How to Make Perfect Madeleines

Image Used with Permission
  • unsalted clarified butter
  • eggs, at room temperature
  • granulated sugar
  • freshly grated lemon zest
  • pure vanilla extract
  • all-purpose flour, sifted
  • confectioners’ sugar (optional)

Linked inextricably with French author Marcel Proust, the madeleine is a buttery, delicate treat with a distinctive shape. Delicious cold, the madeleine is even tastier warm, and can be easily heated in a microwave, which will unleash sugary-lemon aromas.

Award-winning cookbook author Judith Choate recommends serving madeleines with after-dinner tea and coffee, or to highlight a dessert of ice cream, sorbet, or fruit. They can even become savory, by substituting the sugar and vanilla with Parmesan cheese. The following recipe is from her book, 'A Reader's Cookbook.'

  1. Preheat the oven to 450°F.
  2. Generously butter the madeleine molds with clarified butter.
  3. Place the eggs, granulated sugar, and lemon zest in the bowl of a standing electric mixer. Place the bowl in hot (not boiling) water to warm up the ingredients. This will allow them to be beaten more easily so additional air is incorporated. Let stand, whisking occasionally, until very warm—about five minutes.
  4. When warm, place the bowl in the mixer stand fitted with the paddle attachment. Beat on low for a minute or so and then raise the speed to high and beat until the mixture is light, fluffy, and tripled in volume.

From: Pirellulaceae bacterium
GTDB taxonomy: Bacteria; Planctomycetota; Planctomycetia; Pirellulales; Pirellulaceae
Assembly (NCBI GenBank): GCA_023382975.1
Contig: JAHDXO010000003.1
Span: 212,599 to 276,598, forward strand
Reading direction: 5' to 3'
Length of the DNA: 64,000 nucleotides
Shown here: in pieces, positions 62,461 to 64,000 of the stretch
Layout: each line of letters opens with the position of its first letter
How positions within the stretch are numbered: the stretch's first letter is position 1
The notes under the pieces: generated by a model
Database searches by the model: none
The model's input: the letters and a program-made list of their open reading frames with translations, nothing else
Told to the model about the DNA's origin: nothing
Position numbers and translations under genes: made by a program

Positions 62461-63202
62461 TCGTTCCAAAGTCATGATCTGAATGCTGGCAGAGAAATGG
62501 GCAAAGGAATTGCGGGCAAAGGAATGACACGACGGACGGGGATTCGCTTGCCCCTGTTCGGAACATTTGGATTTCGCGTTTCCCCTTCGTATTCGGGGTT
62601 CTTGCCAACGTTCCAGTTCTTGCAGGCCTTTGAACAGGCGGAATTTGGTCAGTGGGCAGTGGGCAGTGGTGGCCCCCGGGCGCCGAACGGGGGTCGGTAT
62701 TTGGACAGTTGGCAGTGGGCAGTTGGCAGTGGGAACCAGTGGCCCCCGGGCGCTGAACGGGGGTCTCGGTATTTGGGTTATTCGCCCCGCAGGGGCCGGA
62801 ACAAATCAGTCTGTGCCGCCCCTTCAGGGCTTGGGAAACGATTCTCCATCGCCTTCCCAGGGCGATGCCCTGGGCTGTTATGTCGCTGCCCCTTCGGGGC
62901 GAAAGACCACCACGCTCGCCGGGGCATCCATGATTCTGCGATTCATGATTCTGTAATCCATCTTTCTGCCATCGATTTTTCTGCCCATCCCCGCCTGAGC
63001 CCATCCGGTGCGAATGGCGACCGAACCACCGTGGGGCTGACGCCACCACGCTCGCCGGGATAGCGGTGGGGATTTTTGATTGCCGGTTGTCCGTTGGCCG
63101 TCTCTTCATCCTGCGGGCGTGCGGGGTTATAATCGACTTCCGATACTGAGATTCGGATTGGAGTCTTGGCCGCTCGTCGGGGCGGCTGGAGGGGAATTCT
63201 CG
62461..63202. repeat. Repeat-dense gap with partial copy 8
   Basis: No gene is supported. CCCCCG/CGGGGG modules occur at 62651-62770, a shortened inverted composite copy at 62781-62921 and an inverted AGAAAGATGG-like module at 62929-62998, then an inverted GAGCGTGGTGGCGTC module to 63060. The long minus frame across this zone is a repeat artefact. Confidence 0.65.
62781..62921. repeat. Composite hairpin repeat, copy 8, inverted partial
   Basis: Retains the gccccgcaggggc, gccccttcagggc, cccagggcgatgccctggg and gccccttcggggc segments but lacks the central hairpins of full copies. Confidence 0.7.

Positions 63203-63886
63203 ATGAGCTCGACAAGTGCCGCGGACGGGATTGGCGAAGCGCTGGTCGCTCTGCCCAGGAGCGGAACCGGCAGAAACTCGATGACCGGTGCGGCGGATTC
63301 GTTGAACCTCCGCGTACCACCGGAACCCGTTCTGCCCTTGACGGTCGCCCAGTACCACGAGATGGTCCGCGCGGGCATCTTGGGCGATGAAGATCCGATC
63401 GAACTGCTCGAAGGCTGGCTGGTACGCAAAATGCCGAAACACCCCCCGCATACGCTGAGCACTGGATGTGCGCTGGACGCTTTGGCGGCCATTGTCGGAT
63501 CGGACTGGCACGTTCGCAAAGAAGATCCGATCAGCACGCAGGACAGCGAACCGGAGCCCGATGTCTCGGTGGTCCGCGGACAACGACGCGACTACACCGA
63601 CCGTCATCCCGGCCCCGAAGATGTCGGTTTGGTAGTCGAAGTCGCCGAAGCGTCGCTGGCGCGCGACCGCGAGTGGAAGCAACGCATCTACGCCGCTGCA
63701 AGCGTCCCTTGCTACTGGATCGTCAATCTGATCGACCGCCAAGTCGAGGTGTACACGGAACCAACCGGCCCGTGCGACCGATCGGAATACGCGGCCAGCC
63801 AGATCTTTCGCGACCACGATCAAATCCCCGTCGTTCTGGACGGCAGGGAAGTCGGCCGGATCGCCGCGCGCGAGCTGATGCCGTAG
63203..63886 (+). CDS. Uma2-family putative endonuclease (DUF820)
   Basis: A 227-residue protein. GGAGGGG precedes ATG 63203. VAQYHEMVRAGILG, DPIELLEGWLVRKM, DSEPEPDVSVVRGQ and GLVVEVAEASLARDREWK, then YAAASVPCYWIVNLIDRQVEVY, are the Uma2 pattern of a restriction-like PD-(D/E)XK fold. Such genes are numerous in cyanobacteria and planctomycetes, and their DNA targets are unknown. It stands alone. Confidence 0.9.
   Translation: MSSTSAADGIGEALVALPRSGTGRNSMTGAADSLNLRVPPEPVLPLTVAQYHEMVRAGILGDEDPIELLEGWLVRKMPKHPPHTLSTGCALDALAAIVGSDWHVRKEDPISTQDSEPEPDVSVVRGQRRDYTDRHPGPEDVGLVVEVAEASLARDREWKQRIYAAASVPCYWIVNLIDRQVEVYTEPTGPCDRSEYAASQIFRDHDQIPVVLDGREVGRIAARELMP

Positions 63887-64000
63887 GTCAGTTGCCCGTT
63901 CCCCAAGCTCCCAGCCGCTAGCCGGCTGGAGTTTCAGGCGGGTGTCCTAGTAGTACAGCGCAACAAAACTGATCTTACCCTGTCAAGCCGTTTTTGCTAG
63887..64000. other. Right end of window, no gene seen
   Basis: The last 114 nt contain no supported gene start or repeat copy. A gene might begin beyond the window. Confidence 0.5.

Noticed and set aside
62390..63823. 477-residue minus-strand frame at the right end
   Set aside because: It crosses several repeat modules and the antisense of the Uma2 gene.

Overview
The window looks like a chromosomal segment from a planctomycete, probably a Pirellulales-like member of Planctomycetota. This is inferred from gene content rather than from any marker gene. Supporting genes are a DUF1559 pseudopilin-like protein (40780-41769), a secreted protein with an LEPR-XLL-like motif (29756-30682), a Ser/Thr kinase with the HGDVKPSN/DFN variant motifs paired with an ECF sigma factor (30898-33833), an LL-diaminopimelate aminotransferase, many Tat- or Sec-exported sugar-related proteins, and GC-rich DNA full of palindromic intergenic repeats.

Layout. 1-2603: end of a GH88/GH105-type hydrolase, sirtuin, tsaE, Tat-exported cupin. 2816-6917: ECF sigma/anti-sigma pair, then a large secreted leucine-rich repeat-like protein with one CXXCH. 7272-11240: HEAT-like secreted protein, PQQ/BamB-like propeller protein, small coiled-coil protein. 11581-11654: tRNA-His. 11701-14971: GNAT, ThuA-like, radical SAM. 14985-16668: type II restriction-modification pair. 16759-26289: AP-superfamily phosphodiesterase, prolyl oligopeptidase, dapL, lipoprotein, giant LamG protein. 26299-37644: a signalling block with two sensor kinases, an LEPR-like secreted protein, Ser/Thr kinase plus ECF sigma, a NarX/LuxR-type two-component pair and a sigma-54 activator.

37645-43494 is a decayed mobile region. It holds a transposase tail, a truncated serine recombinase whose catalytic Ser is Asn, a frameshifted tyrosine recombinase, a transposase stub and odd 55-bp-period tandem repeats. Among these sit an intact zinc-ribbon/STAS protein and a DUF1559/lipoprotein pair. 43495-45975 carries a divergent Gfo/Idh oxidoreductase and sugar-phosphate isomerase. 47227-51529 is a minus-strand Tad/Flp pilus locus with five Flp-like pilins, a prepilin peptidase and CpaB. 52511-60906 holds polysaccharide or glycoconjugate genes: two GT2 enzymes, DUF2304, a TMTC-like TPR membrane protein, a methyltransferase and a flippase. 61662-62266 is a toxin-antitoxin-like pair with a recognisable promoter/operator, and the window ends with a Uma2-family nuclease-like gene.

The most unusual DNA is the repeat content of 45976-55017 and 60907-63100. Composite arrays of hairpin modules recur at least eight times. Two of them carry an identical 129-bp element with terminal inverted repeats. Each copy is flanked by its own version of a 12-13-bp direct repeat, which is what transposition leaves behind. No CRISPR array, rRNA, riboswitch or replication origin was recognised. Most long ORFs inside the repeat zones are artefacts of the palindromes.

5. Add the vanilla and beat to mix.
  6. Gently fold in the flour, followed by the clarified butter, taking care not to beat or the batter will fall.
  7. Transfer the batter to a large pastry bag fitted with the large, plain round tip. Carefully pipe the batter into the prepared molds, filling about two-thirds full.
  8. Place in the pre-heated oven and bake for about 10 minutes, or until the cakes are lightly colored on the top and have a hint of brown around the edges.
  9. Immediately remove from the oven, turn the pans upside down, and gently tap the little cakes out onto wire racks to cool.
  10. Remove any crumbs from the molds, butter them again, refill with batter, and bake and cool as above.
  11. If desired, when the cakes are cool, lightly dust with confectioners’ sugar.

Recipe and restaurant consultant Judith Choate is a three-time James Beard award winner (for two cookbooks that she co-wrote: ‘The Fundamental Techniques of Classic Cuisine’ and ‘The Fundamental Techniques of Classic Pastry Arts’). Her collaborators include chocolatier Jacques Torres, and other celebrated chef-restaurateurs including Charlie Trotter, David Burke, and Charlie Palmer. Her solo titles include "The Great American Pie Book,’ and ‘The Best Little Book of Preserves & Pickles.’ Choate and her husband live in New York City.